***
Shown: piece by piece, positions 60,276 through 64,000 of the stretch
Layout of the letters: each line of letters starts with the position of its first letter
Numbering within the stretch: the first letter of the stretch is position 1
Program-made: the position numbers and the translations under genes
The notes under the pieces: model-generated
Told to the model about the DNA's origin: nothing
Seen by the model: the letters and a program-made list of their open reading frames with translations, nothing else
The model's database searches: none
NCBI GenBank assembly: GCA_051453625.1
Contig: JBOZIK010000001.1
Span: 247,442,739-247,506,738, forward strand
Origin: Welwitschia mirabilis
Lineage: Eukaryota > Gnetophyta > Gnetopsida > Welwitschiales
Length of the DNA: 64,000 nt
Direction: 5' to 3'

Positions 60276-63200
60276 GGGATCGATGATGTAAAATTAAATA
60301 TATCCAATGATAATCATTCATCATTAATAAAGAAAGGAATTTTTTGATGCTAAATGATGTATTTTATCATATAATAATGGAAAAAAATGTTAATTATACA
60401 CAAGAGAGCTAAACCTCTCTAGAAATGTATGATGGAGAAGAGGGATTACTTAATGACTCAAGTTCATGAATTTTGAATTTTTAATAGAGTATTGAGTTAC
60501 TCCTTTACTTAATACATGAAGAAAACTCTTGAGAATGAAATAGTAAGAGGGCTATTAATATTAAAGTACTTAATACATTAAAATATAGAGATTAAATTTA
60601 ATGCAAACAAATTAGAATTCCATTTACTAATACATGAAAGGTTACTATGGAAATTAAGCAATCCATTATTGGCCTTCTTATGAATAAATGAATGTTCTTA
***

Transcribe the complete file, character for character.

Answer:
Shown: piece by piece, positions 60,276 through 64,000 of the stretch
Layout of the letters: each line of letters starts with the position of its first letter
Numbering within the stretch: the first letter of the stretch is position 1
Program-made: the position numbers and the translations under genes
The notes under the pieces: model-generated
Told to the model about the DNA's origin: nothing
Seen by the model: the letters and a program-made list of their open reading frames with translations, nothing else
The model's database searches: none
NCBI GenBank assembly: GCA_051453625.1
Contig: JBOZIK010000001.1
Span: 247,442,739-247,506,738, forward strand
Origin: Welwitschia mirabilis
Lineage: Eukaryota > Gnetophyta > Gnetopsida > Welwitschiales
Length of the DNA: 64,000 nt
Direction: 5' to 3'

Positions 60276-63200
60276 GGGATCGATGATGTAAAATTAAATA
60301 TATCCAATGATAATCATTCATCATTAATAAAGAAAGGAATTTTTTGATGCTAAATGATGTATTTTATCATATAATAATGGAAAAAAATGTTAATTATACA
60401 CAAGAGAGCTAAACCTCTCTAGAAATGTATGATGGAGAAGAGGGATTACTTAATGACTCAAGTTCATGAATTTTGAATTTTTAATAGAGTATTGAGTTAC
60501 TCCTTTACTTAATACATGAAGAAAACTCTTGAGAATGAAATAGTAAGAGGGCTATTAATATTAAAGTACTTAATACATTAAAATATAGAGATTAAATTTA
60601 ATGCAAACAAATTAGAATTCCATTTACTAATACATGAAAGGTTACTATGGAAATTAAGCAATCCATTATTGGCCTTCTTATGAATAAATGAATGTTCTTA